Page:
DISEASES

Mosquitoes Aedes aegypti and Aedes albopictus can transmit up to 23 different arboviruses. To date, nine of them have been identified in Brazil. In addition to diseases such as Dengue, Chikungunya, Zika, the mosquitoes also transmit yellow fever, Mayaro, Rocio, Saint Louis, Oropouche and equine encephalitis.

Currently, the only disease with a vaccine available is yellow fever. Therefore, the best way to avoid transmission of these diseases is through vector control. Since Aedes is distributed in about 98% of the Brazilian municipalities, the risk of dissemination of those arboviruses is imminent in the medium and long term due to the continuous human mobility and the increase of global commerce.

Dengue

Dengue was first identified in Brazil in 1986. It is the most widespread and known disease transmitted by Aedes mosquitoes and had a historical record-breaking in Brazil in 2015 with about 1.5 million case reports and 843 deaths. It is estimated that 50 million dengue infections occur annually around the world through the bite of Aedes mosquitoes.

Dengue was first identified in Brazil in 1986. It is the most widespread and known disease transmitted by Aedes mosquitoes and had a historical record-breaking in Brazil in 2015 with about 1.5 million case reports and 843 deaths. It is estimated that 50 million dengue infections occur annually around the world through the bite of Aedes mosquitoes.

Occurrences of outbreaks and epidemics of Dengue have been one of the main challenges in the management of public health in Brazil and in several other countries, especially in Latin America. As there are still no vaccines against those diseases, it is necessary to fight the mosquito, eliminating stagnant water, and protecting yourself using repellents and mosquito nets during the day.

chikungunya

The first Chikungunya epidemic, a viral disease also transmitted by the Aedes aegypti and Aedes albopictus mosquitoes, was documented in Tanzania in 1952. In Brazil, the disease arrived in 2014 and is now one of the points of attention of government health agencies.

Although it is not lethal, Chikungunya has a high cost of treatment due to joint pains and swellings that can last for months or even years. Headaches, muscle aches and red spots on the skin are other possible symptoms. In case of suspected infection, it is important to seek medical attention and not medicate without the guidance of a qualified professional. The patient who has had Chikungunya becomes immune to the disease.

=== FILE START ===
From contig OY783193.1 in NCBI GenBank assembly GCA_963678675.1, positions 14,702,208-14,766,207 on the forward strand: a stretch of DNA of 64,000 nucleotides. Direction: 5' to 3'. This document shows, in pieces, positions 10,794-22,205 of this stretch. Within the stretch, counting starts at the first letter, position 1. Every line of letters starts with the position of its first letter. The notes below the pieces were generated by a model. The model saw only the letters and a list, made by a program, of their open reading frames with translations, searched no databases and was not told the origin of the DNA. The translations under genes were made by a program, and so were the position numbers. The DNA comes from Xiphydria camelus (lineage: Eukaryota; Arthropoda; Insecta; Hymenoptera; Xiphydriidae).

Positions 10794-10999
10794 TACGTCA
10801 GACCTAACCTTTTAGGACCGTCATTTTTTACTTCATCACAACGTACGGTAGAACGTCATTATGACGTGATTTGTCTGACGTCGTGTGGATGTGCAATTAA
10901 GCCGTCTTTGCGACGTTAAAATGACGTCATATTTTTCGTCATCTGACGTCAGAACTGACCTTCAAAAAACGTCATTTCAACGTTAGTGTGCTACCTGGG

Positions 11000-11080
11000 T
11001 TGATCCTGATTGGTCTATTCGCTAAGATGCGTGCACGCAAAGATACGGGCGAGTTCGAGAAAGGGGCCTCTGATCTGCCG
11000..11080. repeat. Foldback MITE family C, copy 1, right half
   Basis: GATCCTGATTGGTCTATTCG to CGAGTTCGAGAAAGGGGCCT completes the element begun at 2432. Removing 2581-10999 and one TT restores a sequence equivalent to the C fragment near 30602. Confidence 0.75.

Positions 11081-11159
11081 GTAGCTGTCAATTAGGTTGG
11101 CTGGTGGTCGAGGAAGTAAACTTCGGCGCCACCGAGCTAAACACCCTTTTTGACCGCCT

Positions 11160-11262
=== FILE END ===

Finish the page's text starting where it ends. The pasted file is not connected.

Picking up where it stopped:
Unfortunately, there is still no vaccine available for Chikungunya and, therefore, prevention is very important. It can be done by eliminating possible mosquito breeding sites and water accumulation, and by using repellents.

ZIKA

The Zika virus represents today the greatest threat among viral diseases transmitted by Aedes mosquitoes. Currently considered a pandemic, with Brazil as the center of world attention, the Zika virus should be the cause of over 5,000 microcephaly cases in newborns in the country, in addition to provoking other neurodegenerative diseases such as Guillain-Barré syndrome.

Initially, the Zika virus is a disease with mild and rapid clinical manifestations. About 80% of infected people do not even have clinical manifestations. Among the symptoms, the most common are headache, low fever, mild joint pains, red spots on the skin, itching, and redness in the eyes. Serious forms of the disease are quite rare but can lead to death. Therefore, in case of suspected Zika, it is recommended that the patient seeks medical attention and not medicate without the advice of a qualified professional.

There is no vaccine for the Zika virus. It is necessary to fight the mosquito, and to eliminate possible breeding sites of stagnant water. The use of screens in windows, mosquito nets, and repellents is also much indicated. The virus is especially dangerous for developing fetuses, and may cause congenital malformation such as Microcephaly. Therefore, pregnant women should redouble their care, avoiding a possible infection. The World Health Organization (WHO) recommends the use of a condom, as it has also been proven that the Zika virus can also be transmitted through sexual intercourse.

SOURCE: MINISTRY OF HEALTH, HEALTH SURVEILLANCE DEPARTMENT – SVS/MS.